CommunityMy FDL

Queers and Communities of Color

(crossposted at Amplify)

Creating Change 2009…this has been a wonderful week. There are so many powerful spirits here in Denver. On Friday I was scheduled to present a session on the Advocates for Youth Anti-Homophobia/Transphobia Project. The intended purpose of the session was to inform session participants of the project work we have been doing at Advocates in concert with project partners around the country. Also, we wanted to give participants tangible tools to utilize when working to redress homophobia and transphobia in communities of color. 

As usual I asked participants to introduce themselves by telling us their name, preferred gender pronoun, and they motivation for attending the session. As you might imagine, the last request assist me in gauging participants’ expectations and needs during the session. As we went around the room I quickly realized that the needs of my participants were not going to be fulfilled by my “professional” presentation on the work that was being done around the country to build capacity of providers to re-dress homophobia/transphobia. No. Instead, I had a room full of individuals that were eager to discuss the real life challenges to dialogue about homophobia/transphobia and racism. I was ready.

I threw the entire session agenda out of the window and we went to work. We discussed common challenges of being a part of a community of color and the reality that queer issues are not always a priority. In reality, many individuals of communities of color are more concerned with the everyday struggles of battling oppression, sometimes dealing with the constant fear of deportation and possibly trying to figure out how to keep a roof over their families’ heads. We talked about the ever-present divide between the queer groups (majority white) and the Black student groups on some college campuses. People expressed their personal challenges with bringing the two groups together on common ground. And, of course we had a conversation about the infamous Prop 8 debacle.

What I realized was that we, The GLBTQ community, have so many conversations to have. Together we processed through sentiments of frustration about the seemingly unwillingness of those in our people of color communities to consider how homophobia and transphobia effect use all. I challenged people to consider how we attempt to work in people of color communities, to consider that our feelings of urgency are our own and not those of many of our communities at-large. People were open about how they made special effort to consider the intersections of oppression that POC communities are often faced with. Folks were clear about the importance of history and culture in EVERY community, and so on.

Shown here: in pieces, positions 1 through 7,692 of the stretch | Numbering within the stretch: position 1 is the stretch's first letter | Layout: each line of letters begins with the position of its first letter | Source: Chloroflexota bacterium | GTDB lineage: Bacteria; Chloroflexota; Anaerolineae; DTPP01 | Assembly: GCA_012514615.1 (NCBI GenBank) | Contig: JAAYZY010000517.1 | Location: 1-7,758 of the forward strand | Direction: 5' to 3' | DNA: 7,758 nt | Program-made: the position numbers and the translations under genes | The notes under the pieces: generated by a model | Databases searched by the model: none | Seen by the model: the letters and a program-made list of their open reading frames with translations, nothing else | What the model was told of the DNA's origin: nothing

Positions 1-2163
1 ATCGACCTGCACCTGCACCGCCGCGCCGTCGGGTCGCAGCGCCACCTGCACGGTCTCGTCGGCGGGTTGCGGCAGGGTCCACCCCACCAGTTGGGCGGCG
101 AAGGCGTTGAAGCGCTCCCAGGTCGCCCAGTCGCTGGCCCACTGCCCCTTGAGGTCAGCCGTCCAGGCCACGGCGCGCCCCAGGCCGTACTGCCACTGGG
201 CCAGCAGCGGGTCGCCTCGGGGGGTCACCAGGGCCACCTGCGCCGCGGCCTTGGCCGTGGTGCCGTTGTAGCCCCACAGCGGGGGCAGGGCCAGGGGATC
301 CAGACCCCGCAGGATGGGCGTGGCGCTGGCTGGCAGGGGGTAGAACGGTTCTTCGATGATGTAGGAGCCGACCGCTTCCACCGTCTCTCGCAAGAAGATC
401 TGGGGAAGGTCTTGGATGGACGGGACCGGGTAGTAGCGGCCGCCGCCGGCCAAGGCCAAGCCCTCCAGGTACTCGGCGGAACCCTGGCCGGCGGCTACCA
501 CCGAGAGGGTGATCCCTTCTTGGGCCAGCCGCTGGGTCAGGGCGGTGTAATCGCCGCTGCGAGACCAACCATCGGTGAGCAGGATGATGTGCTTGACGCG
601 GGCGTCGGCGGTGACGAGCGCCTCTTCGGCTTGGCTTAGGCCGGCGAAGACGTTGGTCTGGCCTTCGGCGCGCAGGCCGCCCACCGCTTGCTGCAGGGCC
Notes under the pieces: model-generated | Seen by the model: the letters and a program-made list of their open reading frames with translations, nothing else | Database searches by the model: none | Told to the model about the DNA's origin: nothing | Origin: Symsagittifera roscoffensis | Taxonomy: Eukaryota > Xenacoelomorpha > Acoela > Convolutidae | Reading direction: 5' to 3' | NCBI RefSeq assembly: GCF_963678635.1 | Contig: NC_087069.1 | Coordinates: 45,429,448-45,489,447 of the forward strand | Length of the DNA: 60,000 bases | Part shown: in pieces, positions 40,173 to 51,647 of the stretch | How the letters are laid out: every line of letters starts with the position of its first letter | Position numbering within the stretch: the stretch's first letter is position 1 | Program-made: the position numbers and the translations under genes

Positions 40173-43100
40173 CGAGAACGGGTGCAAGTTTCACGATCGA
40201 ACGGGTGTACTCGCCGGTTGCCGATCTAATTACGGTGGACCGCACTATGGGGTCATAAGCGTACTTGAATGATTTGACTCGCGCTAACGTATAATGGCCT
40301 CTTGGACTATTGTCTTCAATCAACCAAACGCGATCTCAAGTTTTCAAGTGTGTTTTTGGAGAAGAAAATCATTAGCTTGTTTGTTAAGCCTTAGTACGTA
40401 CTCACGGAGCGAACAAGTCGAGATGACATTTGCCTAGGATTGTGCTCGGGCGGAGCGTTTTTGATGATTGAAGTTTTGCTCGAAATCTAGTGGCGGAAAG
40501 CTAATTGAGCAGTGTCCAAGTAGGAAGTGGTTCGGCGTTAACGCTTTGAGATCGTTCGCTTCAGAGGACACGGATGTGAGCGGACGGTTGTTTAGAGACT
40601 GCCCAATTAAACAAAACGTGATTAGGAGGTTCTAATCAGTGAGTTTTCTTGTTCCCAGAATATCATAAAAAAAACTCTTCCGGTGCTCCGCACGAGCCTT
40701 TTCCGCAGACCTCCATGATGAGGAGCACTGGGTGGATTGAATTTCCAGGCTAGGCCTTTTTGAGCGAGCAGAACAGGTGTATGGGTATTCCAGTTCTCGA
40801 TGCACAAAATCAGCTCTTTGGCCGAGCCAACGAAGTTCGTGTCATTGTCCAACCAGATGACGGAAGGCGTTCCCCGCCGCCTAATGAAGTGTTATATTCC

We spent a lot of time discussing challenges and experience, but I didn’t want use to leave the space without some concrete tools that could be used when having these difficult conversations in our respective communities and I thought I’d list some suggestions here:

1. Know the community, be clear on cultural norms, beliefs and values

2. Establish trust within the community

3. Consort the gatekeepers an popular opinion leaders

4. Meet people where they are

5. Don’t make any assumptions

6. Do your homework

7. Work at the intersections of social issues (queer issues are not the only issues of importance)

8. Honor the collective experience of the community

9. Be respectful; and

10. Ask questions

By no means is this is not an exhaustive list but it is a start.   We all have many parts that make up a whole. The GLBTQ community is not homogeneous, and therefore we must be willing to have difficult conversations about race, class, gender, etc. And if we want to make changes in other communities we must be willing to step outside of our comfortable queer activist/advocate boxes and get down, dirty and honest about how to tackle the huge problems that plague us. It was both an honor and pleasure to share space, knowledge and power with my session participants yesterday. I look forward to the work ahead …collectively and with honesty and love we will get the job(s) done.

Previous post

FDL Book Salon Welcomes Ennis Carter, Author of Posters for the People: Art of the WPA

Next post

Book about Bush's SEC: 'Fooling Some of the People All of the Time'